Church Street School Staff - July 1914

Church St School Staff

This excellent picture of the staff has survived as part of a folio of photographs which includes a dated class group which enables us to date this photograph, and the other pictures in the folio, to July 1914. Also part of the folio are photographs of the school and a classroom.

The staff photograph has the signatures of each of the staff members which enables us to discover something about each of their lives.

Seated in the middle of the front row is the then Head Teacher, John Riley. He was born in 1860 in Nottingham, the son of Samuel James & Jane Riley. Samuel was a lace warehouseman and, by 1881 he had risen to be a warehouse manager and able to support John at Teachers' College. In May of 1882, John married Selina Jane Bartlett and, after early teaching experience, probably at the Board School in Sneinton, Nottingham, he was appointed Head of Church Street Boys' School in Beeston, in 1886. This significant appointment, at the early age of 26, enabled him to move his family - then including three children but eventually to increase to seven - to live at 72 Imperial Road, Beeston, a prestigious residential area, favoured by aspiring professionals. At the school, he took over from J Edward Mills, the school's first Head Master who had retired after 3 years in that position. Riley quickly established himself as a strict disciplinarian, conducted regular examinations in the "3Rs" and introduced several new subjects - including drawing and poetry - to widen interest amongst the pupils. These changes and his tireless service over 38 years at the school gained him great respect from the Education Authorities, pupils and parents - and over a period during which the school, community and country faced the difficulties and changes of the Boer War, three monarchs and the terrible toll of the Great War. After only a short retirement, he died in 1927 followed by his wife in 1930.

Erasmus Edwin Elcombe (Standing, first left) - was born in November 1890 in Sleaford, Lincs, the son of Edwin (a tailor and woollen draper, in business at 2 Southgate, New Sleaford) and his wife Emily. It appears possible that his first teaching post was at Chilwell as he is to be found there at the time of the census in April 1911, aged 20, boarding with the caretaker of the school there. After his time at Church Street, it appears that he took up a teaching appointment in the Rochford area of Essex, possibly in Southend-on-Sea, as it was there that he married Ellen Flora Lillywhite, also an Elementary School teacher, in 1920. However, the couple returned to Nottingham where Ellen died in 1960. He then married Florence Hilda Shacklock in 1962 and died, aged 82 in 1972.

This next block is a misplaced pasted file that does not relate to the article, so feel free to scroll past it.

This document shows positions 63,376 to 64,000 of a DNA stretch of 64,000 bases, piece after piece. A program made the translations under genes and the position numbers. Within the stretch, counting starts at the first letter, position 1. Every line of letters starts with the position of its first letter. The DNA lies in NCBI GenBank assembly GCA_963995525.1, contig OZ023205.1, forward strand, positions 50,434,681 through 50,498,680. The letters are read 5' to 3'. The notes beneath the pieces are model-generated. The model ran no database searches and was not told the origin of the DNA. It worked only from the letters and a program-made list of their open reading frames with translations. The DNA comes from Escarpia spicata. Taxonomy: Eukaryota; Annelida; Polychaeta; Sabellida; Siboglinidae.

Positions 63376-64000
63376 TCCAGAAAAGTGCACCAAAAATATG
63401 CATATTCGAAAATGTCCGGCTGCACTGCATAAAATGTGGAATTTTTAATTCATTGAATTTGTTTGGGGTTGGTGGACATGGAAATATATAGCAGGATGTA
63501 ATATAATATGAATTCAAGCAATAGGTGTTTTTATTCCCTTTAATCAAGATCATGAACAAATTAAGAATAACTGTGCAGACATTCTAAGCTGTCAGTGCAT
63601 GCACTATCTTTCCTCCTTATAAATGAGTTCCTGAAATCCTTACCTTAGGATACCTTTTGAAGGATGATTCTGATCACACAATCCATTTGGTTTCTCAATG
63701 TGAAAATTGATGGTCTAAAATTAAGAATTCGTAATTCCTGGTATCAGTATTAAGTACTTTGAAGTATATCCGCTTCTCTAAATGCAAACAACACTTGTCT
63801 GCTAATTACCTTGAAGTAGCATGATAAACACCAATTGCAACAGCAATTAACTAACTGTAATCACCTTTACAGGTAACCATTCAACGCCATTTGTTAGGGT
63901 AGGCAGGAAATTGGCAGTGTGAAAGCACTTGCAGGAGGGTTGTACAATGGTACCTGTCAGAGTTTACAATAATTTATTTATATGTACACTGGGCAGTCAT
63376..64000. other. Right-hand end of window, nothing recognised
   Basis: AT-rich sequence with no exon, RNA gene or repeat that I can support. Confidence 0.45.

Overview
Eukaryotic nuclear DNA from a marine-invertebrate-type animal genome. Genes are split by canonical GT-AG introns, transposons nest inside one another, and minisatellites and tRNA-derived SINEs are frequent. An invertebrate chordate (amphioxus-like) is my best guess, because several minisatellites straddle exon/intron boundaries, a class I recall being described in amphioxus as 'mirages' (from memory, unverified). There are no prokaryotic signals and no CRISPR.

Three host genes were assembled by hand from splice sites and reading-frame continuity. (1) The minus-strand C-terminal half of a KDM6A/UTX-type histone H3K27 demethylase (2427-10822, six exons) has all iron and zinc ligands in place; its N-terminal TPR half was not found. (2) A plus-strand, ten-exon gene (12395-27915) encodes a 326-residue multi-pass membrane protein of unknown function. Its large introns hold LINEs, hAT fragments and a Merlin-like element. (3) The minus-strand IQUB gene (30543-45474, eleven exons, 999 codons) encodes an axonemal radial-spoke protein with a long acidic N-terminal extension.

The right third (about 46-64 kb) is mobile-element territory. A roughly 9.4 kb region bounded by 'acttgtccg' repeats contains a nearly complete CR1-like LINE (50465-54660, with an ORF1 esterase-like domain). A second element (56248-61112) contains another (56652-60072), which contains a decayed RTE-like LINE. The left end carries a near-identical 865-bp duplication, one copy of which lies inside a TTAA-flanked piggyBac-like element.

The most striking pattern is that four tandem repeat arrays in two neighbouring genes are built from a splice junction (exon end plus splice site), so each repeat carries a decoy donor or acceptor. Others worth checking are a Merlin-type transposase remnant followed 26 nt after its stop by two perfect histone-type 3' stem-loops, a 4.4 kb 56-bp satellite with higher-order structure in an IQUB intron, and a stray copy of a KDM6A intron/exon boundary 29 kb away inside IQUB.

Frederick Ernest Ellis (Standing, second left) - was born in Stanton Hill, near Sutton-in-Ashfield, Notts in about 1872, the son of a miner, James Ellis and his wife Ann. Like many associated with the mining industry, the family moved between pits in that area and, by 1891, was living in South Normanton, over the border in Derbyshire where James had risen to become a colliery manager. At that time, Frederick, aged 19, was working as a confectioner but was to change the direction of his career by gaining teaching experience as a pupil teacher at St Matthias' School in Nottingham and gained Certification in 1900. In 1902 he married Martha Chambers, a teacher who originated from Carlisle. Following his appointment as a teacher at Church Street, he and his wife settled in Grove Avenue, Chilwell. It appears that he transferred to the staff of Nether Street School as part of the reorganisation of Beeston schools in 1924. Frederick died in 1953, aged 81, probably in Beeston, his wife having predeceased him in 1945.